Successful recanalization was achieved in 41 patients (80.4%). A stent-retriever was used in 32 patients (62.7%). In seven patients (21.8%) no or minimal recanalization was achieved and in one patient (3.1%) the exact number of passes was not documented. For the remaining 24 patients we did not find a correlation between thrombus density and number of stent-retriever passes (p=0.197). However, there was a trend towards longer thrombus with a greater number of passes (r=0.37, p=0.08). In univariate analysis, thrombus length measured by NECCT or CTA15 showed no significant difference between patients with (n=41, 80.4%) or without (n=10, 19.6%) successful recanalization (8.2 mm vs 7.5 mm, p=0.91 and 10.9 mm vs 10.8 mm, p=0.89; table 2 and figure 4). Absolute thrombus density showed a trend towards a higher recanalization rate (p=0.07). However, after correction for hematocrit, relative thrombus densities showed no statistically significant correlation with successful recanalization (p=0.29). Other clinical variables also did not have a correlation with successful recanalization. In the logistic regression analysis, neither thrombus length nor thrombus density had a significant correlation with the recanalization rate (OR 1.02, 95% CI 0.94 to 1.11, p=0.58 and OR 1.09, 95% CI 0.97 to 1.23, p=0.13, respectively; table 3).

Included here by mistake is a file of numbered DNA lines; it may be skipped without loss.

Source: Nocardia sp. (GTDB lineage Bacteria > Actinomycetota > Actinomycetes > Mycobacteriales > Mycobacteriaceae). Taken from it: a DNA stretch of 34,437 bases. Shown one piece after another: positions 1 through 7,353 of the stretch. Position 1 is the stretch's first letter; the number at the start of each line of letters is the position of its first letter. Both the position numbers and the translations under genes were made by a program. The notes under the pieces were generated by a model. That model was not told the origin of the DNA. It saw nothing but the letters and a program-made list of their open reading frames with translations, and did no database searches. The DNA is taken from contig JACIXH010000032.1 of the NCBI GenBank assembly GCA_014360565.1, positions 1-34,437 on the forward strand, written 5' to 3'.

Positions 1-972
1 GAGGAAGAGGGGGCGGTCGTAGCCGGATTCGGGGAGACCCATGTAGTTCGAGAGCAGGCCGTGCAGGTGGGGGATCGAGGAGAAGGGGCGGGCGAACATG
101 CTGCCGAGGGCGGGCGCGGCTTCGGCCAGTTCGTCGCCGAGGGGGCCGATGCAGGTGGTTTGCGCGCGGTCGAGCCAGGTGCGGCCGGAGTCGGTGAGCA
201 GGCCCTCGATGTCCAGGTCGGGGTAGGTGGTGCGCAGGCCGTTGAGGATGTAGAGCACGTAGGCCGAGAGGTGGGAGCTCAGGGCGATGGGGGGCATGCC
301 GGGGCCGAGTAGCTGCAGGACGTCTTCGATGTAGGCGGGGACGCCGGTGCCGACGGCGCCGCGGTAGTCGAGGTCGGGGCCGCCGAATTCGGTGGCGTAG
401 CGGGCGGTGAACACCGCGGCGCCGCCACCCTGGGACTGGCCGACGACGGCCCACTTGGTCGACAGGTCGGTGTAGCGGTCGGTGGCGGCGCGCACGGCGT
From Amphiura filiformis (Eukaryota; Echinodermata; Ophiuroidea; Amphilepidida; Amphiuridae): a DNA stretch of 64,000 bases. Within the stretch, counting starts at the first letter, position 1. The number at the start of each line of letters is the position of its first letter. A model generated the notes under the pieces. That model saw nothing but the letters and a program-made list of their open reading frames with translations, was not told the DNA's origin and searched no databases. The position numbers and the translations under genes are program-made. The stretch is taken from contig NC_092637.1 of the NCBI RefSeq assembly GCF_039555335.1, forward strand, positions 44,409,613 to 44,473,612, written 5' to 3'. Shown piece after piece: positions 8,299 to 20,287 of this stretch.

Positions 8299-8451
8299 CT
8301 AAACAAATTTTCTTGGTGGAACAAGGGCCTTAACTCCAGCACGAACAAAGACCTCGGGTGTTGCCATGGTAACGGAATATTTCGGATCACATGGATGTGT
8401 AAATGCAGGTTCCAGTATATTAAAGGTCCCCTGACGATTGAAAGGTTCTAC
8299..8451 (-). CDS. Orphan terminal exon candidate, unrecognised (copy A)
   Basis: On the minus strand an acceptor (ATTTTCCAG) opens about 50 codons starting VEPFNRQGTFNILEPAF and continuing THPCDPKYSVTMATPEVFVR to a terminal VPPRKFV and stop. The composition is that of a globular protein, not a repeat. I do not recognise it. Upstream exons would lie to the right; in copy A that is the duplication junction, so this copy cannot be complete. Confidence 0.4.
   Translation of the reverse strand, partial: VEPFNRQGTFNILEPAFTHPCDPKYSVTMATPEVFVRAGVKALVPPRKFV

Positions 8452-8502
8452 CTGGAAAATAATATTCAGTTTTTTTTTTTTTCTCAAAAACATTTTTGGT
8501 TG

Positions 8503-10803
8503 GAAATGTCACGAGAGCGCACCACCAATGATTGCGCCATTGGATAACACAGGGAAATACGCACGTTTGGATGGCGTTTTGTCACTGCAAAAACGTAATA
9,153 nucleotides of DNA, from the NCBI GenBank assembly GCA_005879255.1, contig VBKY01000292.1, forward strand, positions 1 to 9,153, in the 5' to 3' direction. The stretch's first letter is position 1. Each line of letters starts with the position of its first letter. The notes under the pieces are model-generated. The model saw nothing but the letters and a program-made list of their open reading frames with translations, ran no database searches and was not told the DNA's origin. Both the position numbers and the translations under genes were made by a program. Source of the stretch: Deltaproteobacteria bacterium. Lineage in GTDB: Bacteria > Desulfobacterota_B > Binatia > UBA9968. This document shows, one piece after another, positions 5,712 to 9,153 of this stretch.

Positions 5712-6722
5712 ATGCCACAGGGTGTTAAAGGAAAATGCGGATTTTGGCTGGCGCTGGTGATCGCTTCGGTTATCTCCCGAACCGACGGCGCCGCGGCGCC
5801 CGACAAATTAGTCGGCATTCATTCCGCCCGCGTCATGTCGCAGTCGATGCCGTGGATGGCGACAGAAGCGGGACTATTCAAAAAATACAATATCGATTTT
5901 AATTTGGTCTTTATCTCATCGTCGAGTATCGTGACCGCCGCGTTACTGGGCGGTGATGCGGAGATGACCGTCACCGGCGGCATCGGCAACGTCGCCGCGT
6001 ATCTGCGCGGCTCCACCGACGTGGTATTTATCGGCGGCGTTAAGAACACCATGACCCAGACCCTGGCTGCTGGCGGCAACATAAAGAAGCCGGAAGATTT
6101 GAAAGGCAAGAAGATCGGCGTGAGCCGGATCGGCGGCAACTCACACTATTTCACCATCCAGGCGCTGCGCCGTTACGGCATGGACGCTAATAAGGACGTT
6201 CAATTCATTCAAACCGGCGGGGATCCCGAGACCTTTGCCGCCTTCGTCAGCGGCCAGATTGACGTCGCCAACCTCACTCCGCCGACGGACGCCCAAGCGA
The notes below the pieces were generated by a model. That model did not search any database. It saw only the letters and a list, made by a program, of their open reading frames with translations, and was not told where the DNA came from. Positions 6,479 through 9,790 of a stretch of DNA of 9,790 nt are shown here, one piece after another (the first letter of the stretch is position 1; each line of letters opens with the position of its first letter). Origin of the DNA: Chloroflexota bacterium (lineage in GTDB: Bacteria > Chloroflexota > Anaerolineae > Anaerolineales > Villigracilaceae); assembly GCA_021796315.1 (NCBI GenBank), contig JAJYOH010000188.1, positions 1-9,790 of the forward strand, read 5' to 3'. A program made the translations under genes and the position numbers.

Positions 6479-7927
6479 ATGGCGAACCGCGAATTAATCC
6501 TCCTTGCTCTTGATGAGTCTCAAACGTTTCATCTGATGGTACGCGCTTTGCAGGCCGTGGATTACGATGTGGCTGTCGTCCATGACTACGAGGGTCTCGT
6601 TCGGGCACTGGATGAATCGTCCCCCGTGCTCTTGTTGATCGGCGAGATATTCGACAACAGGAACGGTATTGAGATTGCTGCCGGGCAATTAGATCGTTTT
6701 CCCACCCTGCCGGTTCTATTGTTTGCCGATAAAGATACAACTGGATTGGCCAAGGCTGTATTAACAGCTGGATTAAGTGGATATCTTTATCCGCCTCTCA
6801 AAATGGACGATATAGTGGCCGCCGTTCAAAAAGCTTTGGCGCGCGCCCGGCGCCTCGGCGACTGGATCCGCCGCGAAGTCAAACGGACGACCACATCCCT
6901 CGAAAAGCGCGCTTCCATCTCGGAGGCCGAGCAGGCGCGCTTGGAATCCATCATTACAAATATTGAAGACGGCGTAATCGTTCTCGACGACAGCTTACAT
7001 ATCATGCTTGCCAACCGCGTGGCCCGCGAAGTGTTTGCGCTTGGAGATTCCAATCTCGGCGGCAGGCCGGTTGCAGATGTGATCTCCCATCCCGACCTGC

A favorable outcome was observed in 13 patients (25.5%). In univariate analysis, absolute thrombus density was statistically different between patients with (n=13, 25.5%) and without (n=38, 74.5%) a favorable outcome (55.7 HU vs 50.1 HU, p=0.004; table 4). This statistically significant difference was also present when relative thrombus densities were compared (1.49 vs 1.28, p<0.001). In a secondary analysis, no differences were found in absolute thrombus densities when patients with local atherosclerotic changes were compared to those without (51.0±7.0 vs 51.8±5.9, p=0.70), and there was no difference regarding recanalization rates (p=0.25) or clinical outcomes (p=0.73). There was no difference in thrombus lengths between patients with and without a favorable outcome (7.3 vs 8.3 mm, p=0.23; figure 5). All patients without a HDBAS showed a poor outcome (n=13, 100%) even though no statistical difference was found (p=0.09). In the logistic regression analysis, thrombus length did not show a correlation with favorable outcome (OR 0.94, 95% CI 0.86 to 1.03, p=0.20). However, high density of thrombi was a significant predictor of a favorable outcome (OR 1.31, 95% CI 1.08 to 1.59, p=0.006; table 3 and figure 6). High baseline NIHSS was correlated with a worse outcome. Symptomatic intracranial hemorrhage per European Cooperative Acute Stroke Study II (ECASS II)16 occurred in five patients (9.8%), all of whom showed a poor outcome.
In this study we analyzed the correlation of thrombus properties with the recanalization rate and clinical outcome in 51 patients with acute occlusion of the BA treated with EVT.